IBS is really not the best name for irritable bowel syndrome. The term “irritable” implies a mild annoyance, but this disease can be far more than just a nuisance. It is a chronic, life-long battle that can cause mild to debilitating pain and gastrointestinal distress such as the following usual suspects:
• Stomach pain
There are many different possible causes of IBS include the following:
• Overly forceful or not forceful enough large intestinal muscle contractions
• Food intolerance
• Neurological issues such as delayed GI control, sensitivity to pain, or imbalance of neurotransmitters
• Genetic predisposition
• Chronic stress
• Hormonal imbalance
• Bacterial infections
• Bacterial overgrowth in the small intestine
The rest of this post will focus on bacterial contributions to IBS.
IBS symptoms due to bacteria are caused by an imbalance of the different species. The good bacteria that normally reside in the colon facilitate maximum absorption of nutrients by breaking down foods we can’t, reducing large intestinal inflammation, and preventing disease causing bad bacteria from establishing residence. If these good bacteria are missing, disease-causing bacteria can latch on and wreak havoc.
But it is not only pathogenic bacteria that can wreak havoc. Incorrectly proportioned good bacteria will also cause an imbalance and result in GI distress. Whether there is too much bad bacteria or too much good bacteria, either scenario stops the different species from working synergistically to create the optimal intestinal microbiome.
Over 50% of IBS patients have been shown to have small intestinal bacterial overgrowth, which occurs when the “good” large intestinal bacteria creep backwards into the small intestine and start to proliferate. So even though in this scenario there is actually an overproduction of “good” bacteria, it is not in the right place and there is too much of it, which causes gastrointestinal distress.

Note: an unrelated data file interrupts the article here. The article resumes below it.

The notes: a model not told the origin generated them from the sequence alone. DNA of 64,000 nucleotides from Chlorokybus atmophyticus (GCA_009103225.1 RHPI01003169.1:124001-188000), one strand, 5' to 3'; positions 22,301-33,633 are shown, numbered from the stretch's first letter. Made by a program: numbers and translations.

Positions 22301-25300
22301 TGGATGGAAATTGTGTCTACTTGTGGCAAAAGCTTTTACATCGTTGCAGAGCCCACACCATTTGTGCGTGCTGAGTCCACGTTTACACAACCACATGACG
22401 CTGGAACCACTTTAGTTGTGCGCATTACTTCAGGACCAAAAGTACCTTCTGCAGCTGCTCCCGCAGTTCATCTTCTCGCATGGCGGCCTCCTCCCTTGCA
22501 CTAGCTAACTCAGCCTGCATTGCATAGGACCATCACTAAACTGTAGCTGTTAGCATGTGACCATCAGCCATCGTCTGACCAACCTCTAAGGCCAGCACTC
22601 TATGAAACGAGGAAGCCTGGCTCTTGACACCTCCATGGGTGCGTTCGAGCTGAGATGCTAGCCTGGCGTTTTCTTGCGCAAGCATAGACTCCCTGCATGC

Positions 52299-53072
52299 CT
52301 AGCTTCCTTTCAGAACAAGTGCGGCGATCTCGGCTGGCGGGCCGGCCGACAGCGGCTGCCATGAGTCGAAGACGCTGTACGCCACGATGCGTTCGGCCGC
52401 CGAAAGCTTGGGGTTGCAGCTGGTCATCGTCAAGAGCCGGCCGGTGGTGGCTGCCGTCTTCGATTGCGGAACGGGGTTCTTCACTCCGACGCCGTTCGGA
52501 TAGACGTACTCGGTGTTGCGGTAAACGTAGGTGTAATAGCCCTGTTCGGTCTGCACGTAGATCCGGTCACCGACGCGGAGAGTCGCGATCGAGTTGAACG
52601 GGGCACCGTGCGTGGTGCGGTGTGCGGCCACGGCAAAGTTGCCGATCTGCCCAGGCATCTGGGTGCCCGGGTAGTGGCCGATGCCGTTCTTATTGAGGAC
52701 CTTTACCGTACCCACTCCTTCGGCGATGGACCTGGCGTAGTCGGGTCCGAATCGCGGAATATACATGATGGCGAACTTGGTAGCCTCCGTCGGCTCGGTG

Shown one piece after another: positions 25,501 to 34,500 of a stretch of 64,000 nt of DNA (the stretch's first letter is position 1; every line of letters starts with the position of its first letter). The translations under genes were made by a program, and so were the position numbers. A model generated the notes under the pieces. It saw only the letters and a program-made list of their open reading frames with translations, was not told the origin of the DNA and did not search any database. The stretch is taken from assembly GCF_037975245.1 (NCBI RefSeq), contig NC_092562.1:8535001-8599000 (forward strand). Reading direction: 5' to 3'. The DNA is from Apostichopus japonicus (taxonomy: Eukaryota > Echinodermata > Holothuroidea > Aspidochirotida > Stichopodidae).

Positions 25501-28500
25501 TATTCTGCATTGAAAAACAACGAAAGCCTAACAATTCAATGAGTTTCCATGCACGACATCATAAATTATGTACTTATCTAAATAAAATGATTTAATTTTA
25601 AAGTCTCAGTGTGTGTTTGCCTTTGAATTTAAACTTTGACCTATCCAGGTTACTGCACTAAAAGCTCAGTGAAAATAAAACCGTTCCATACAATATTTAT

Warning bells – how can a probiotic help if I already have “too much” of the good bacteria? If there is small intestinal bacterial overgrowth, first thing is first – the bacteria has to be eradicated, and there are several different kinds of antibiotics that doctors may prescribe. After the GI tract is squeaky clean, the correct probiotic therapy can be a way to re-introduce and nurture the appropriate large intestinal flora. Many studies support that probiotics ease IBS symptoms, but the data is admittedly hard to interpret due to the existence of so many bacterial strains. There are so many different probiotics with different cocktails of cultures, and it is important to talk to your doctor and be deliberate about the strain you take. As discussed in the last post, Lactobacillus reuteri is the strain that we use in our product that has been clinically proven to significantly improve digestive health symptoms, so it might be a good place to start.
Kelly Daescu, MS